Armchair Quarterbacks Should Back Off When It Comes to Police Action

AP Photo/Yuki Iwamura

Loyal readers will know that I’m the son of a police officer. My father retired from the force years ago, but for the vast majority of my life, my dad came home with a badge on his chest and a gun on his hip. Quite a few of his friends were police officers and they became like family.

As a result, I can’t help but see police officers as humans first. I know, thanks to quite a few conversations with my dad  So when I see body cam footage on Twitter, I always tend to give the officer the benefit of the doubt or try to question what drove his actions. Sometimes, I can discern what happened in a lot of situations before more info even comes out just based on what my dad told me about policework in the past.

That’s not to say I don’t think cops ever do anything wrong. They absolutely do. Oftentimes I find their faults are just human error. Adrenaline is great for fight-or-flight responses but not great when it comes to fine-tuning those decisions and actions. The purpose of training is to make responses a bit more routine in those moments, but training for a thing and experiencing that thing are two completely different scenarios.

The sad fact is that police experience these things at a much greater frequency than normal citizens. In fact, if normal citizens are lucky, they’ll never have to experience it at all thanks to the police officers experiencing it on their behalf. If you didn’t have to shoot anyone trying to harm you or break into your house today, thank a police officer.

But the fact that most people don’t experience what police officers do has created a layer of ignorance. Add to the fact that you have too many people who’ve watched action movies, and you get a citizen ready and willing to tell law enforcement what they did wrong in any given scenario, especially those that involve violence.

Take this scenario below, for instance. In this video, you can see a law enforcement officer exit his vehicle and order people to “get down.” He runs over to a situation where a man is attacking a woman on the ground with a knife. Once the officer gets to an angle he finds satisfactory, he almost unloads the entirety of his service weapon’s magazine into the assailant. He begins to shout “shots fired” into his radio but stops to fire one more round into the perpetrator.

The officer quickly reloads his firearm before pointing it back at the perpetrator and requesting backup. He demands the assailant, now bleeding on the ground, to drop the knife. He also addresses the crowd telling them to back up.


The comments within this video are a mix of responses. Many are defending the officer but others are criticizing him for his use of “excessive force.” Some believe the officer should have given the knife-wielding man a warning before he fired. Others say he should have fired only one or two rounds instead of emptying his entire magazine.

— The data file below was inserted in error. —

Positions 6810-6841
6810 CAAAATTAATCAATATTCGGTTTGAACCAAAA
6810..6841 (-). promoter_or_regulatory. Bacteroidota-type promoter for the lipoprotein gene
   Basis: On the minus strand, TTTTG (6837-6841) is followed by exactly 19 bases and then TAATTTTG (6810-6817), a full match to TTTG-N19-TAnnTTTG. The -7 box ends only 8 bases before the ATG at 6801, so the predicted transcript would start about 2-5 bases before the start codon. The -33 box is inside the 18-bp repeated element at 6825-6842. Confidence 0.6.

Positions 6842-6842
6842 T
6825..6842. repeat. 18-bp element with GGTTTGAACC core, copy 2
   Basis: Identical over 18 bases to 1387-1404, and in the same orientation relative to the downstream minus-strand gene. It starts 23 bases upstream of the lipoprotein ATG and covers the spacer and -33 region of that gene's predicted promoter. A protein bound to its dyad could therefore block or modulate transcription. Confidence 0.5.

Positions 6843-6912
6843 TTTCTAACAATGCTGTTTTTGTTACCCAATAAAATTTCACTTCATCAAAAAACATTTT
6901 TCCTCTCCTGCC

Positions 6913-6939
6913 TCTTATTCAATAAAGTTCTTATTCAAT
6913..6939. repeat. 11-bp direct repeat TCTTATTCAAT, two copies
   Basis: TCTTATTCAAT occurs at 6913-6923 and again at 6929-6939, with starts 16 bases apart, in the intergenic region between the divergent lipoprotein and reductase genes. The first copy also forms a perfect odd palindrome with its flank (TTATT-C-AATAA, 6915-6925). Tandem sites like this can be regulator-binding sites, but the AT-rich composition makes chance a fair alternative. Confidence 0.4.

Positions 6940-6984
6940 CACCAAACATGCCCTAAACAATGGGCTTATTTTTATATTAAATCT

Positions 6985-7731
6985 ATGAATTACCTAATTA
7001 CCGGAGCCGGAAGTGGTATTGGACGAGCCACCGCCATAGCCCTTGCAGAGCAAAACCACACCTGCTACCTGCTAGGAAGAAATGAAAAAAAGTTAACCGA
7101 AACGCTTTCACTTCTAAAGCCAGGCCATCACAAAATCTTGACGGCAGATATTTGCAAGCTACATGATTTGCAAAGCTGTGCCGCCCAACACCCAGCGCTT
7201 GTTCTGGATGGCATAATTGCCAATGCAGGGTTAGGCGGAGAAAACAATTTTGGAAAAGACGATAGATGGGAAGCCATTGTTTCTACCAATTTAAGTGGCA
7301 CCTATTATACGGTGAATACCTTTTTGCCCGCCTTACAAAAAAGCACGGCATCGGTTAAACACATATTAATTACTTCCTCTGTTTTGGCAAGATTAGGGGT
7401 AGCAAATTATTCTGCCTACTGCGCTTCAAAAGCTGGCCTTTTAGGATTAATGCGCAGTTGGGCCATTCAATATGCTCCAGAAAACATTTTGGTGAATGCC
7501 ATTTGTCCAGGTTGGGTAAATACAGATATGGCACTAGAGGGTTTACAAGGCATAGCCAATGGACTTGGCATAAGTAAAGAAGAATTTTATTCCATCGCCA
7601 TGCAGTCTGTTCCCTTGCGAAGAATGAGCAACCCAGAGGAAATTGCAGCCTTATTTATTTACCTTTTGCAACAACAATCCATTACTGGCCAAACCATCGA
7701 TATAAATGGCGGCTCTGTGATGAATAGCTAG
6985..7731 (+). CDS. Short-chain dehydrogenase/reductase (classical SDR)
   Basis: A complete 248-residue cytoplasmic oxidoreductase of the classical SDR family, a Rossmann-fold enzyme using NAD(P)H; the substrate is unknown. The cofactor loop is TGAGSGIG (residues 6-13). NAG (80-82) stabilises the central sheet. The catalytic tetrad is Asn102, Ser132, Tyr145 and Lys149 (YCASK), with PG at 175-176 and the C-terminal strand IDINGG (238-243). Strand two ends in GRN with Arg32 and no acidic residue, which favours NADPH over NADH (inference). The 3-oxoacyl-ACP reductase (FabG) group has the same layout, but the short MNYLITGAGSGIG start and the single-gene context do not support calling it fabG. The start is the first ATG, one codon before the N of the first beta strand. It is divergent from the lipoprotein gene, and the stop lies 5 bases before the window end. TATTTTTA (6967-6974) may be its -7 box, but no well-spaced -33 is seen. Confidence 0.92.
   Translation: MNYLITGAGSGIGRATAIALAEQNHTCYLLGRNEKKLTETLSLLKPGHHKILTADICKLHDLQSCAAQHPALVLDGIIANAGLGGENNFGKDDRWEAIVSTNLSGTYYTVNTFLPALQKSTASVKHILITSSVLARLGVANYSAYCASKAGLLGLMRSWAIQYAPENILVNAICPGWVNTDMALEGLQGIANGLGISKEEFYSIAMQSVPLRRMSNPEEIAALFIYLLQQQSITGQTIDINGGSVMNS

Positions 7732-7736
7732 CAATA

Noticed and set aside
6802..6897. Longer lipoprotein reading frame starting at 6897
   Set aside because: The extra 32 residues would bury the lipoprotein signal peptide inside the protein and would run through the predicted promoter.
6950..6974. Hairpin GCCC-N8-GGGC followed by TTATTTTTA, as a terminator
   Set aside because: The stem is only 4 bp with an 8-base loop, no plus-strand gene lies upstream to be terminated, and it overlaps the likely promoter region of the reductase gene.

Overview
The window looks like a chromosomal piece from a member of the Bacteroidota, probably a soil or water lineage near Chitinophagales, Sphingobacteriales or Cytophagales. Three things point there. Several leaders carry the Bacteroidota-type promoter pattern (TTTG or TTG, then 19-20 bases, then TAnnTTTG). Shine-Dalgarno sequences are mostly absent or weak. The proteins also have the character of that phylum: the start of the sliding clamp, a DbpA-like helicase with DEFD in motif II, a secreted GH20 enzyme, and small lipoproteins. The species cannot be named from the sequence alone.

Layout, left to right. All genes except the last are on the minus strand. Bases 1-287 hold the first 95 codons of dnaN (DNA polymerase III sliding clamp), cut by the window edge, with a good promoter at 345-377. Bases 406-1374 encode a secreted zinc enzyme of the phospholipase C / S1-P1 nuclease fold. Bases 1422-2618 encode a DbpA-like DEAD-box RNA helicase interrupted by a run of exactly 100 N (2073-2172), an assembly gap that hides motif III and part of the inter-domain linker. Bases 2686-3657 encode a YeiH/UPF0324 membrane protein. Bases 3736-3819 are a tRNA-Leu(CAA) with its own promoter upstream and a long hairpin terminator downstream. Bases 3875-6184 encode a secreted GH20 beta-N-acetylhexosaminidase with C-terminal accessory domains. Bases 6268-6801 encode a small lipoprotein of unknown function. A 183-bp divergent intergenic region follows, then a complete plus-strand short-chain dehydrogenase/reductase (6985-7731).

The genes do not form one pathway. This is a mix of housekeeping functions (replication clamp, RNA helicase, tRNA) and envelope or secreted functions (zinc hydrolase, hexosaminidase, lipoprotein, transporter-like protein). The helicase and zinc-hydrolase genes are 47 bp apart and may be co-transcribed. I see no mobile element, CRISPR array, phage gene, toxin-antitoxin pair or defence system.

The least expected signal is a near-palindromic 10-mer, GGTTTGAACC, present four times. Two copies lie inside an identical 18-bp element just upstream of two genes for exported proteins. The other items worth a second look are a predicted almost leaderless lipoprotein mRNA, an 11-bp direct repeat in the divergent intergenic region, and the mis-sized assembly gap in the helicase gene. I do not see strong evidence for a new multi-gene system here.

I’ll spare you the details of how the officer’s response was correct bit by bit, but suffice it to say that the officer did everything right. It was clear the knife-wielding man had no intention of stopping and the officer neutralized him in a quick fashion to stop him from doing any more harm than he’d already done. If he had even waited just a little longer, that woman being attacked could have suffered a fatal stab or a wound that would have complicated her life forever.

What I want to focus on is the overt confidence in the ignorance many people have.

A lot of people will never be in a situation where they literally control the outcome of someone’s life through their immediate actions. They will never have seconds to decide what to do to save their own life or the lives of others. They will know what it is to feel that spike of adrenaline and know that white knuckle moment where the mind recedes and the physical body takes over.

These are the people who scoff at officers for unloading a full magazine instead of a couple of shots. These are the people who ask why they can’t just shoot arms or legs, or even more absurdly, just shoot the gun or knife out of someone’s hand.

It’s easy to watch the video and draw conclusions but it should be noted that most people are drawing conclusions on what should have been done with the idea that the person they’re watching is a character right out of an action thriller.

But these are just people. They have faults and flaws just like everyone else does and while they may not always get it right, the mistakes are hardly enough to cover the good they do.

It’s trendy to hate the police. Even conservatives have become far judgier in recent months, but it should never be forgotten that police officers aren’t inhuman robots. They’re men and women with families, likes, dislikes, favorite foods, favorite movies, and hobbies. They might be dog people and love to cook. Some like to garden or hunt. Some like to play video games or collect baseball cards.

They get up and put their uniform on, spend 90 percent of their time dealing with 10 percent of the population having their worst day, and come home to try to be as normal as possible given the circumstances. More and more, they fear that doing their duty will have them wind up being the next national headline that kicks off a movement and destroys their lives forever.

More education about and respect for police is needed in our society.


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